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March 28, 2013
EPA's mixing zone and blending 'letter rules' tossed

Two letters sent by the EPA to Iowa Senator Charles Grassley, which the Agency says were discussions of existing regulatory requirements for wastewater treatment plants, have been found to constitute unlawful rulemaking by a three-judge panel of the U.S. Court of Appeals for the 8th Circuit.  Accordingly, the court vacated the “rules” and remanded them to the Agency for further consideration.

Mixing zones and blending

The case involves EPA’s rules and policies on mixing zones and blending and their impact on treatment plants.  A mixing zone is a limited area or volume of water where initial dilution of a discharge takes place and where numeric water quality criteria can be exceeded.  Blending involves channeling a portion of peak wet weather flows around a treatment plant’s biological secondary treatment units and through nonbiological units, recombining that flow with its counterpart that traveled through the biological units, and then discharging the combined stream.  EPA’s rules consider secondary treatment other than biological treatment as a bypass, a prohibited action, unless there is no feasible alternative. 

The Iowa League of Cities had asked Senator Grassley to obtain clarification from the EPA on its approach to enforcing the mixing zone and blending rules.  The EPA subsequently sent the two letters to Grassley in June and September 2011.  The contested portions of the letters indicated that:

  • All bacteria mixing zones in waters designated for primary contact recreation carry potential health risks and should not be permitted by state agencies authorized to implement and enforce Clean Water Act regulations. 
  • The use of a secondary treatment alternative called ACTIFLO is an impermissible diversion from traditional biological secondary treatment.  ACTIFLO is a flocculation technique in which chemicals are used to aggregate solids and sands, causing them to settle.

State authority

The League first contended that the letters contradict the authority of states to approve bacteria mixing zones even in waters designated as primary contact recreation as long as site-specific criteria create scenarios in which there are no health risks and recreational areas are not endangered.  Second, the League argued that by prohibiting the use of ACTIFLO internally, as one element of a facility’s secondary treatment procedures, the EPA is effectively dictating treatment design, despite the Agency’s acknowledgment that the bypass rule and secondary treatment regulations do not allow for such determinations at the federal level.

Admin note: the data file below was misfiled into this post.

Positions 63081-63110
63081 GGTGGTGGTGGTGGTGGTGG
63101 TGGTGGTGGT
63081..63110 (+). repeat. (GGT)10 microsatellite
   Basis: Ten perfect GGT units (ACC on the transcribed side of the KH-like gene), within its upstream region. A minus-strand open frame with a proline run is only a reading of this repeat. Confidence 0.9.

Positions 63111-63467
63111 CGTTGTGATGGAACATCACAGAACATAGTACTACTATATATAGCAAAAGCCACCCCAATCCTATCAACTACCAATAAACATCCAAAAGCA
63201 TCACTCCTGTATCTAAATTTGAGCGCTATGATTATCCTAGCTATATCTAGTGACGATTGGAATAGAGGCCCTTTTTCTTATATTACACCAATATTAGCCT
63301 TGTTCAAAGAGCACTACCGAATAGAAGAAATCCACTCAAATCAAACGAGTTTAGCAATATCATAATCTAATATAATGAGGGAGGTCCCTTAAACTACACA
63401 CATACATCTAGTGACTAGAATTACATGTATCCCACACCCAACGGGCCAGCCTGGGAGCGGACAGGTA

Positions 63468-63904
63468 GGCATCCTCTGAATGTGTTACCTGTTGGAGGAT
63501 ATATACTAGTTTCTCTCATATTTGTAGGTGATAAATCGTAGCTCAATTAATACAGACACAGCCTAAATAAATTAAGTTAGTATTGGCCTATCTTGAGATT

Third factor

In considering the regulatory effect of the letters, particularly on EPA field inspectors reviewing compliance at wastewater treatment plants, the 8th Circuit cites an opinion in which the D.C. Circuit said that three factors should be looked at when determining if an agency action constitutes a regulation: the Agency’s own characterization of the action; whether the action was published in the Federal Register; and whether the action has binding effects on private parties or on the Agency.

The 8th Circuit focused on the third factor.  “Here, the letters can be considered ‘promulgations’ for the purposes of establishing our jurisdiction under [CWA] section 509(b)(1)(E) because they have a binding effect on regulated entities.”  The court again refers to an opinion by the D.C. Circuit (Appalachian Power Co. v. EPA) in which that court states:

“If an agency acts as if a document issued at headquarters is controlling in the field, if it treats the document in the same manner as it treats a legislative rule, if it bases enforcement actions on the policies or interpretations formulated in the document, if it leads private parties or State permitting authorities to believe that it will declare permits invalid unless they comply with the terms of the document, then the agency’s document is for all practical purposes ‘binding.’

“This reasoning persuades us that the June 2011 and September 2011 letters are binding as well,” said the 8th Circuit.

Administrative Procedures Act

The court specifically vacated both the mixing zone rule in the June 2011letter and the blending rule in the September 2011 letter as procedurally invalid under the rulemaking requirements of the Administrative Procedures Act. In addition, the court vacated the blending rule as in excess of statutory authority insofar as it would impose the effluent limitations of the secondary treatment regulations internally, rather than at the point of discharge into navigable waters.

Click here for the 8th Circuit’s opinion in Iowa League of Cities v. EPA.

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